report_time = Column(
        'report_time', DateTime,

    def __init__(self, temperature):
        self.temperature = temperature

# create tables
for db in (db1, db2, db3, db4):

# establish initial "id" in db1
db1.execute(ids.insert(), nextid=1)

# step 5. define sharding functions.

# we'll use a straight mapping of a particular set of "country"
# attributes to shard id.
shard_lookup = {
    'North America': 'north_america',
    'Asia': 'asia',
    'Europe': 'europe',
    'South America': 'south_america'

def shard_chooser(mapper, instance, clause=None):
    """shard chooser.

    looks at the given instance and returns a shard id
    note that we need to define conditions for
    the WeatherLocation class, as well as our secondary Report class which will
    point back to its WeatherLocation via its 'location' attribute.

    if isinstance(instance, WeatherLocation):
        return shard_lookup[instance.continent]
        return shard_chooser(mapper, instance.location)

def id_chooser(query, ident):
    """id chooser.

    given a primary key, returns a list of shards
    to search.  here, we don't have any particular information from a
    pk so we just return all shard ids. often, you'd want to do some
    kind of round-robin strategy here so that requests are evenly
    distributed among DBs.

    return ['north_america', 'asia', 'europe', 'south_america']

def query_chooser(query):
    """query chooser.

    this also returns a list of shard ids, which can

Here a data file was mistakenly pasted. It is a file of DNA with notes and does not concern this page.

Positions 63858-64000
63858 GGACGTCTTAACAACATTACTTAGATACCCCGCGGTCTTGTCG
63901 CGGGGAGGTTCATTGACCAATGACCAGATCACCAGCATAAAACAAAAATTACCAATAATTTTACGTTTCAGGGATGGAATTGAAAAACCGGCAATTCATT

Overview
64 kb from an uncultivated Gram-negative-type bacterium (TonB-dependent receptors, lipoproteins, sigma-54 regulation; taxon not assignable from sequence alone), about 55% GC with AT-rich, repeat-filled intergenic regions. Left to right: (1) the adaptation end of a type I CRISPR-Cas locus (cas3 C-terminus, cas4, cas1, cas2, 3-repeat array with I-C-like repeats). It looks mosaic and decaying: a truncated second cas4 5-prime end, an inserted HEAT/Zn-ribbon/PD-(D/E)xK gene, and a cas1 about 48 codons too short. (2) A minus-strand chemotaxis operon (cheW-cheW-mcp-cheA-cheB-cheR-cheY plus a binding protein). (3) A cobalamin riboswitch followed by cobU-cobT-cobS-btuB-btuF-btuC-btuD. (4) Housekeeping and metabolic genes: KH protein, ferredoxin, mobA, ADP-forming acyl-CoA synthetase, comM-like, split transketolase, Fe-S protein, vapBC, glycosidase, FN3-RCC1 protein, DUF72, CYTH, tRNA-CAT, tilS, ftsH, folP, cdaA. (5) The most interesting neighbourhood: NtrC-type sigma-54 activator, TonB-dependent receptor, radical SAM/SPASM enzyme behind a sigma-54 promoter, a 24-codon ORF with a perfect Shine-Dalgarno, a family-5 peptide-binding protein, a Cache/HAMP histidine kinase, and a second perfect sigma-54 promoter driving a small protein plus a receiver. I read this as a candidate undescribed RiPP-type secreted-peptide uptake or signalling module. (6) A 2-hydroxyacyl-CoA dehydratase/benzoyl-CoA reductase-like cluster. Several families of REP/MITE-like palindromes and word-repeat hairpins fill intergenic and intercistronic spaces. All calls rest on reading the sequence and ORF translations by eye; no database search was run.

just be all of them.  but here we'll search into the Query in order
    to try to narrow down the list of shards to query.

    ids = []

    # we'll grab continent names as we find them
    # and convert to shard ids
    for column, operator, value in _get_query_comparisons(query):
        # "shares_lineage()" returns True if both columns refer to the same
        # statement column, adjusting for any annotations present.
        # (an annotation is an internal clone of a Column object
        # and occur when using ORM-mapped attributes like
        # "WeatherLocation.continent"). A simpler comparison, though less
        # accurate, would be "column.key == 'continent'".
        if column.shares_lineage(WeatherLocation.__table__.c.continent):
            if operator == operators.eq:
            elif operator == operators.in_op:
                ids.extend(shard_lookup[v] for v in value)

    if len(ids) == 0:
        return ['north_america', 'asia', 'europe', 'south_america']
        return ids

def _get_query_comparisons(query):
    """Search an orm.Query object for binary expressions.

    Returns expressions which match a Column against one or more
    literal values as a list of tuples of the form
    (column, operator, values).   "values" is a single value
    or tuple of values depending on the operator.

    binds = {}
    clauses = set()
    comparisons = []

    def visit_bindparam(bind):
        # visit a bind parameter.

        # check in _params for it first